After their last coitus, she wept disconsolately for a long time.

She said: ‘Wars end within us.’

She raised her weapon in infinite compassion. On his body where her tears had fallen, she touched with the weapon. Then she handed over the weapon to him. As if straining to avoid causing her pain, he touched the weapon to her nipples. Radiation began to blaze through both their bodies. Colours rose all around them. It turned into a grand festival, as colours began to burst and bloom. The colours burnt and went out.

‘Peace, my lover!’

‘Bon voyage, Maithili.’

The colours swirled into vortices and burnt out. When they had settled down, that great disappearance was reduced to a fistful of golden pollens.


The wind blew over the rocks. A primordial memory rose in the rocks: the ancestor Sun, the sunlight that burned through the Manus, below that, the breakers of brine that beat their heads on the rocks. In that brimming unease, tender shoots of life germinated like a mistake, then underwent evolution, dying and killing. The mistake had been corrected.

The rocks became aware of that. Their sorrow departed.

The rocks were once again steeped in samadhi.


Image credits:  Silent Valley National Park, Palakkad district. View is that of Shola forest. Image via WikiCommons.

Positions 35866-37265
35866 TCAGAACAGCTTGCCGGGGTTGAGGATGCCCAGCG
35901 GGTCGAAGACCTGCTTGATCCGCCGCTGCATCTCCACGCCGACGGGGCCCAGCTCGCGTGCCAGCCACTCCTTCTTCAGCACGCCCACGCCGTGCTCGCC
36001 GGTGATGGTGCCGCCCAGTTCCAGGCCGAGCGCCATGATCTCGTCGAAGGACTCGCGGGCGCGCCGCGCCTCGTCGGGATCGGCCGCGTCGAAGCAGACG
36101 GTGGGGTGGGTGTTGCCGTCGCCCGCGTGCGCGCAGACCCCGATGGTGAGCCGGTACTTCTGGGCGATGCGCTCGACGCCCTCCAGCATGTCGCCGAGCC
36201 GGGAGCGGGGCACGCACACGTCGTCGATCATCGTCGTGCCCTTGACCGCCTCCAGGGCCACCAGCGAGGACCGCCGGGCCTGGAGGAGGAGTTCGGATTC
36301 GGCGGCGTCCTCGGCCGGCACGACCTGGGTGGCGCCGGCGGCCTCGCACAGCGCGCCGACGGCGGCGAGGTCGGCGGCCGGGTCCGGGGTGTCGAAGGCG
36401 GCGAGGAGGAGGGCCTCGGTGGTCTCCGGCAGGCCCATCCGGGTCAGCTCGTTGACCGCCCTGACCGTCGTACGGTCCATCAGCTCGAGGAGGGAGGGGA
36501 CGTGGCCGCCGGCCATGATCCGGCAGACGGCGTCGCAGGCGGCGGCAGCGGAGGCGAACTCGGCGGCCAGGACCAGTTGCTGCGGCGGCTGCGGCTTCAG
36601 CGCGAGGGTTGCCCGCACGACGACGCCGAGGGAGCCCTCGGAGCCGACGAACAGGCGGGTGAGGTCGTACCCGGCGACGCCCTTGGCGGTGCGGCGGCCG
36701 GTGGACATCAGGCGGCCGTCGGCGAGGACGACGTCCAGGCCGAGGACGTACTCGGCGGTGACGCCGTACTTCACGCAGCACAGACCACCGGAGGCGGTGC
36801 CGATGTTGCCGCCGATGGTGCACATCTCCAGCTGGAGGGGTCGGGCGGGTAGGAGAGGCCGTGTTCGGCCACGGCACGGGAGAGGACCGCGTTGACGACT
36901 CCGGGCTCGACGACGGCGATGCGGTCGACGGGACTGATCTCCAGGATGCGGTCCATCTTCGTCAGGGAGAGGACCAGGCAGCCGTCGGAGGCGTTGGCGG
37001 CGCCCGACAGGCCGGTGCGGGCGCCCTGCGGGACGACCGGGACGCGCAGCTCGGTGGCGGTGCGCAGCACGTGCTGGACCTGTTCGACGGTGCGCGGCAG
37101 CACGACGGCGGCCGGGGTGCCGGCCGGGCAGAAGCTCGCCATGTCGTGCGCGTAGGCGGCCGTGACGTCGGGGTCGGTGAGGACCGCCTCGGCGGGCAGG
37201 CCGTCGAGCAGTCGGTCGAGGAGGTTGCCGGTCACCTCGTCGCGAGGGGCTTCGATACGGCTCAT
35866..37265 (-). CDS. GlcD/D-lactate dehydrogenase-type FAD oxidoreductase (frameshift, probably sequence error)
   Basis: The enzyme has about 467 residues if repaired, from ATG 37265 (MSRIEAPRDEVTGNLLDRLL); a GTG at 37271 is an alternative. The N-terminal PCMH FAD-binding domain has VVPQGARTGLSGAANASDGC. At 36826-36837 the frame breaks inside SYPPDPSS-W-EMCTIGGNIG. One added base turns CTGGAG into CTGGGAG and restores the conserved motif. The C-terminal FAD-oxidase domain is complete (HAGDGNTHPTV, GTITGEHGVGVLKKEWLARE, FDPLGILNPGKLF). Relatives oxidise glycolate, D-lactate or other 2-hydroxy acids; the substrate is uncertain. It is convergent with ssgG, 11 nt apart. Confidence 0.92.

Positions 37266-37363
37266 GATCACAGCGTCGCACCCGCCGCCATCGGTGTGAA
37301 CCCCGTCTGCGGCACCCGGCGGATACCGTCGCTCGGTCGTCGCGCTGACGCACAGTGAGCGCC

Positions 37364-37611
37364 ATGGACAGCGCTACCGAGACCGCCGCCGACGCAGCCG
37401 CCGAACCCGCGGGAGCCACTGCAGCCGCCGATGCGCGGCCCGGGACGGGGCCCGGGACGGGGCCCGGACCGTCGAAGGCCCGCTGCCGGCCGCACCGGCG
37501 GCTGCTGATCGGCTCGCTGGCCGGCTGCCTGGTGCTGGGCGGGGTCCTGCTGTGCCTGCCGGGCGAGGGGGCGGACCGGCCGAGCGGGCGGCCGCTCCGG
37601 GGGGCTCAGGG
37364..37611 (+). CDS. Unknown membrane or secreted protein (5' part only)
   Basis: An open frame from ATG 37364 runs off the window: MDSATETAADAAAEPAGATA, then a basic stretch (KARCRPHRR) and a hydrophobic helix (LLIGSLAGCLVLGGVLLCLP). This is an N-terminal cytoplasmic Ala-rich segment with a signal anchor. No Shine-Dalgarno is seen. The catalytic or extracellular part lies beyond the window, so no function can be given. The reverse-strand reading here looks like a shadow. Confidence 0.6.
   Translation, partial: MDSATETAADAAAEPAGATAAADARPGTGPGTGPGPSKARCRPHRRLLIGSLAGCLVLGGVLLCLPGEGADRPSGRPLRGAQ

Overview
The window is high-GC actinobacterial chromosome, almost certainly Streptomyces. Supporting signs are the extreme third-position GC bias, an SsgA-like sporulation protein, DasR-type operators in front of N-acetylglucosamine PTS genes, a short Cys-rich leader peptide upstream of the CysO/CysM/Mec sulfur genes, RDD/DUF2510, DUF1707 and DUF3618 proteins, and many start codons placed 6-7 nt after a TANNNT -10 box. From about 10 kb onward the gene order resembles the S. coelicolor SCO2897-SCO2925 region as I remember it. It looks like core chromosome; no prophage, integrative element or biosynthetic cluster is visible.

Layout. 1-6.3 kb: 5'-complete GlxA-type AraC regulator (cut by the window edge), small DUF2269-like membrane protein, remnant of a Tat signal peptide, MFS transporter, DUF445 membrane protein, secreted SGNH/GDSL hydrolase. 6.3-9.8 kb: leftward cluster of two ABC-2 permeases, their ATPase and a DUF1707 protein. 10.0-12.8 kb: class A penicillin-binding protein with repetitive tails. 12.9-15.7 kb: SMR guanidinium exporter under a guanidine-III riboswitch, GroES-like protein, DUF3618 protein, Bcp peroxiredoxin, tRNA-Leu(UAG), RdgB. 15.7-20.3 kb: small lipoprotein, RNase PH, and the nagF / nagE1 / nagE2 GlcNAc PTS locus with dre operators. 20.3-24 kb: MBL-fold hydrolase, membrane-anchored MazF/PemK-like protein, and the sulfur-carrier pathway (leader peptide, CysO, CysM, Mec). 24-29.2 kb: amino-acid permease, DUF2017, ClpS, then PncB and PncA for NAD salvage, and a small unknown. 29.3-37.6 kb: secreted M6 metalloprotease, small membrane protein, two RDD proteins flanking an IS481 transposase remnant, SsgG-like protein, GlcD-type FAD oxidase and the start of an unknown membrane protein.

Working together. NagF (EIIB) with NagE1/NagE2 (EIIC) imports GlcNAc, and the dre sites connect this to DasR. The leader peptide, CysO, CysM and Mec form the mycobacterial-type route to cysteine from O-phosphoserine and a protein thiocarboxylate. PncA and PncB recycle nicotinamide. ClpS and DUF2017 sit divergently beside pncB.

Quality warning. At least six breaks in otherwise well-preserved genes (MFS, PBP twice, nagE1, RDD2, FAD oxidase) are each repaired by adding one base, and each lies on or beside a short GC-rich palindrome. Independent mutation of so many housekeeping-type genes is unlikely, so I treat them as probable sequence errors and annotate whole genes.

OV Vijayan’s story is set, as AJ Thomas points out, in a rural Palakkad village in Kerala. This immediately evokes eerily quiet temple pools, canopies of green and perhaps an elephant or two. But the story has a very different mood: ruin and violence and the weariness of starting over. Of rocks. Not people, rocks. Hence.

Author | O. V. VIJAYAN

Ottupulackal Velukkuty Vijayan (2 July 1930 – 30 March 2005), commonly known as O. V. Vijayan, was an Indian author and cartoonist, who was an important figure in modern Malayalam language literature. Best known for his first novel Khasakkinte Itihasam (1969), Vijayan was the author of six novels, nine short-story collections, and nine collections of essays, memories and reflections.

A few of his works has been translated to English of which Infinity of Grace and The Legends of Khasak need special mention.

Vijayan authored many volumes of short stories, which range from the comic to the philosophical and show a diversity of situations, tones and styles. Vijayan translated most of his own works from Malayalam to English. He was also an editorial cartoonist and political observer and worked for news publications including The Statesman and The Hindu. [sourced and quoted from: Naveena Samskarika Kala Kendram]

Translator | A. J. THOMAS

AJ Thomas is a poet, fiction writer, translator and editor who writes in English and has more than 25 books to his credit. He was Editor of Indian Literature, and is its Guest Editor now. He taught English in Benghazi University, Ajdabiya Campus, Libya from 2008 to 2014.  He was also a Senior Consultant at IGNOU. He is a recipient of the Katha Award, the AKMG Prize, which enabled him to tour USA, UK and Europe in 1997 and the Vodafone Crossword Award in 2007. He won a Senior Fellowship,  from the Department of Culture, Govt. of India and was an Honorary Fellow, Department of Culture, Government of South Korea. He has been invited as a Guest Speaker in writers’ conferences and readings in South Korea, Australia, Thailand, Hong Kong and Nepal. [courtesy, Jaipur Literature Festival].

Scroll To Top